About Me

My photo
Shula's Athletic Club is located in beautiful Miami Lakes, Florida and has been one of South Florida's premier fitness and wellness centers since 1982. Our staff is dedicated to improving the “quality of life” of our members and the community of Miami Lakes. This is achieved every day by providing our members with a warm and welcoming environment, extensive programming, a team of caring professionals, and the best fitness equipment and sports facilities available.

Odd Factor That Leads to Obesity

Business Travel Linked to Obesity

Business people who travel two weeks or more every month report higher rates of obesity as well as higher blood pressure and greater risk of cardiovascular disease.


A recent study by Columbia University's Mailman School of Public Health links frequent business travel with poor health and obesity. According to the study, which compiled data from the medical records of 13,000 employees, those who travel for business two weeks or more a month have higher body mass index, higher rates of obesity and poorer self-rated health than those who travel one to six days a month.

Among the 13,000 employees in the study, 80 percent reported traveling at least one night a month, while 1 percent travel 20 or more nights a month. Overall, researchers found that the group of businesspeople who traveled the most (20 or more days a month) have poorer health on several levels, including higher blood pressure and greater risk of cardiovascular disease, than those who travel less frequently.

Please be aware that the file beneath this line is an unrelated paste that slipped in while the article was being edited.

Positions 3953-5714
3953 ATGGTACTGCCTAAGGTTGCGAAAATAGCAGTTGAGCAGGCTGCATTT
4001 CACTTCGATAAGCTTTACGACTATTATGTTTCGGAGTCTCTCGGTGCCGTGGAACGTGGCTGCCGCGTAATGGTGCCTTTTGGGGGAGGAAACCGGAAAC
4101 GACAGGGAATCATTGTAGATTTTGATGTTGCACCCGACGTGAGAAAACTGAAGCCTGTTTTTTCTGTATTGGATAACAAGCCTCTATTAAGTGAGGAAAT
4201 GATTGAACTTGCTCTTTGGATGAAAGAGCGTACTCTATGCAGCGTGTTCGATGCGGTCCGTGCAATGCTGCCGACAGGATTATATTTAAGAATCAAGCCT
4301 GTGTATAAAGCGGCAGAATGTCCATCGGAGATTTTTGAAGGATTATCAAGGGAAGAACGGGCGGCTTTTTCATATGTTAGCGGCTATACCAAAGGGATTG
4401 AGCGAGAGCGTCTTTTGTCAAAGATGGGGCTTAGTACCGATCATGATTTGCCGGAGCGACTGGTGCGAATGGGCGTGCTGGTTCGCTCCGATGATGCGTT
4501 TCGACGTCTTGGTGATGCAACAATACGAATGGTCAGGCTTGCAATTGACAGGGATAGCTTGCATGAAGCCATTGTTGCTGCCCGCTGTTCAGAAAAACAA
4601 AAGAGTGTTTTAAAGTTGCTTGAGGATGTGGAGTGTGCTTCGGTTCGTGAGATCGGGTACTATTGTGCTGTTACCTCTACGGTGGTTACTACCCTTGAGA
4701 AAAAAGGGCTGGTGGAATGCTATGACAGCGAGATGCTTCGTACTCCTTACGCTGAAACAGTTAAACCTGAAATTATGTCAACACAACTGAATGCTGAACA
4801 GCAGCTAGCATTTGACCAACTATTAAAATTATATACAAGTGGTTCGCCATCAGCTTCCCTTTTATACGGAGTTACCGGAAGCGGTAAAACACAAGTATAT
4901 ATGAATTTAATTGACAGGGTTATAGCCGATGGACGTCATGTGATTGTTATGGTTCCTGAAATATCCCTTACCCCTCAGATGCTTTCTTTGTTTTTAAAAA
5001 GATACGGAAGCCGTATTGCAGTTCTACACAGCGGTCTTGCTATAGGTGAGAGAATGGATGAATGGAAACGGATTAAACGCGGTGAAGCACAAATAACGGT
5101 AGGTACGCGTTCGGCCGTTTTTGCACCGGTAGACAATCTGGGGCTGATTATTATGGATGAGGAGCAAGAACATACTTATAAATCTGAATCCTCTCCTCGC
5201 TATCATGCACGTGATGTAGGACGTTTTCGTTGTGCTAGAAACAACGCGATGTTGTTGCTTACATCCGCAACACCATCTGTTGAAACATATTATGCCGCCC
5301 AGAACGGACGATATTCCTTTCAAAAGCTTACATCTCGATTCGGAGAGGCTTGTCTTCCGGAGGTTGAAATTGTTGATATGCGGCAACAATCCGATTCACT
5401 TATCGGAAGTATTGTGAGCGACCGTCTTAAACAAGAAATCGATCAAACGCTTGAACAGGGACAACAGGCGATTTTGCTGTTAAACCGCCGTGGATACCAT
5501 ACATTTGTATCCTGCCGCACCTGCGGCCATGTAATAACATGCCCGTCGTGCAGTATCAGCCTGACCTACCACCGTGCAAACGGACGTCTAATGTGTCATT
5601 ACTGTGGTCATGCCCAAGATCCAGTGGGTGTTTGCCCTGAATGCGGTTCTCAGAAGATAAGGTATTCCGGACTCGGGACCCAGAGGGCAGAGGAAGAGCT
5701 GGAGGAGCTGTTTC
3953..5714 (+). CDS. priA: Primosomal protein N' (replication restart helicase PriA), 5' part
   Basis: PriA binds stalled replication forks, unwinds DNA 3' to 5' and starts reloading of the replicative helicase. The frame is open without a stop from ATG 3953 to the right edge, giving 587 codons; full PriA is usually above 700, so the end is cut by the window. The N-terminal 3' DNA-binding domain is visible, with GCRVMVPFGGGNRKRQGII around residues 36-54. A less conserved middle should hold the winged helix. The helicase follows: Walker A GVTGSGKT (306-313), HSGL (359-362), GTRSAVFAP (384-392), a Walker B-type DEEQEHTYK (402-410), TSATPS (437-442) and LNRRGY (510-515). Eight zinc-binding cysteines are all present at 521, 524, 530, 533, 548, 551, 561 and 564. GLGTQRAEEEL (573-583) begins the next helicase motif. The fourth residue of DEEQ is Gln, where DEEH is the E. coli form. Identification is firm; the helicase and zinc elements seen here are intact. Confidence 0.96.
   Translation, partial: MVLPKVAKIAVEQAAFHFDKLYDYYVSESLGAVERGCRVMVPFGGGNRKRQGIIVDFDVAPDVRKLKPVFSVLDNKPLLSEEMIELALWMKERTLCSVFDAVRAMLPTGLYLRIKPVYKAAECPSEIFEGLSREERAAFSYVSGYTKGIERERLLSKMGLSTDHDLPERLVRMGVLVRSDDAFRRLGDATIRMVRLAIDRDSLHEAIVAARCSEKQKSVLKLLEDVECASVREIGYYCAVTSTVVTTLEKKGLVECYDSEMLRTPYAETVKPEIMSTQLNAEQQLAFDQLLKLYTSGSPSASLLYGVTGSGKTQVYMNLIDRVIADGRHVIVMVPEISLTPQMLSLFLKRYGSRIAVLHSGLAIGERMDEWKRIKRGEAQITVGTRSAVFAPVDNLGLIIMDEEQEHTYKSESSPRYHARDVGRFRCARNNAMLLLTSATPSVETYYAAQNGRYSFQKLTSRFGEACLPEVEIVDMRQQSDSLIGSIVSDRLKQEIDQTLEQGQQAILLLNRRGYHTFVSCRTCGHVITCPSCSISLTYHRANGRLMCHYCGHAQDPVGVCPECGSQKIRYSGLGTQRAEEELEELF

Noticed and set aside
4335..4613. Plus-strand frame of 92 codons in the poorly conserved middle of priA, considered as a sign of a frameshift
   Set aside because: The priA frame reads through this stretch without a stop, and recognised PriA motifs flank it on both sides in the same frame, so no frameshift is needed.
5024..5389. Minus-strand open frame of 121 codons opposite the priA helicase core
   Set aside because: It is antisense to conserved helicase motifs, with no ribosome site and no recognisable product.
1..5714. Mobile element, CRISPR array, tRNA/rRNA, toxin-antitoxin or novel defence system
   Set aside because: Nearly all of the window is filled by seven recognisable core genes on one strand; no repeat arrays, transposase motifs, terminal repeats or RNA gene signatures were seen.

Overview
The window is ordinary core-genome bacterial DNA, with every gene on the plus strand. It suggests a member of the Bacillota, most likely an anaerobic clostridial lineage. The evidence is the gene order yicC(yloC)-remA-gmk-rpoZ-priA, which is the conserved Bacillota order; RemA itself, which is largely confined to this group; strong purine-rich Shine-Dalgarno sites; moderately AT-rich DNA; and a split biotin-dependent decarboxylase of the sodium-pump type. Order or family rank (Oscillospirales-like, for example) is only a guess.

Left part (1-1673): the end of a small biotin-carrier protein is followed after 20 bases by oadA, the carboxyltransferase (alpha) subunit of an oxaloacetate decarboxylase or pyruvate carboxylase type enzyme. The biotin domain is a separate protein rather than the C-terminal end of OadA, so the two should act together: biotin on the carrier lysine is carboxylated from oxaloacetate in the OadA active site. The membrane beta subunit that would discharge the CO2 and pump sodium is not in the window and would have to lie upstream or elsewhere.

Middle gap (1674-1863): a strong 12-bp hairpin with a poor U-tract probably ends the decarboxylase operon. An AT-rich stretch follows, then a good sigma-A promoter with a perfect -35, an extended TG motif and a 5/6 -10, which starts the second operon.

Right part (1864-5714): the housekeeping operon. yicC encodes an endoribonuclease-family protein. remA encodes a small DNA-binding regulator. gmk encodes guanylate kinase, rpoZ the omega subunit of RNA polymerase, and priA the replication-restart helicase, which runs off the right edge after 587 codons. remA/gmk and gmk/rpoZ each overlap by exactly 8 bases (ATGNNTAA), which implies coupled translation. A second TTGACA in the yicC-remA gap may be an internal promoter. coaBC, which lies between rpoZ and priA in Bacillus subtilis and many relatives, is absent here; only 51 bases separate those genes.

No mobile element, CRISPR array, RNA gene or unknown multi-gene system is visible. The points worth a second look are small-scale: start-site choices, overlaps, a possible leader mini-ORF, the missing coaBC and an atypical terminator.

Researchers also looked at the type of traveling done and found that 81 percent of business travel among the employees studied is done in personal automobiles, while air travel accounted for 16 percent of business traveling. Researchers note that the long hours of sitting in a car and poor food choices on the road are likely the main factors that contribute to the poor health of road warriors.

Additionally, the study asked traveling employees how they felt about their health overall, and frequent travelers were 260 percent more likely to rate their health as fair or poor compared to light travelers. According to Dr. Andrew Rundle, an author of the study and professor of epidemiology at the Mailman School, companies can begin to address the connection between business travel and increased health problems by "offering education programs and strategies for employees to improve diet and activity while traveling."

No comments:

Post a Comment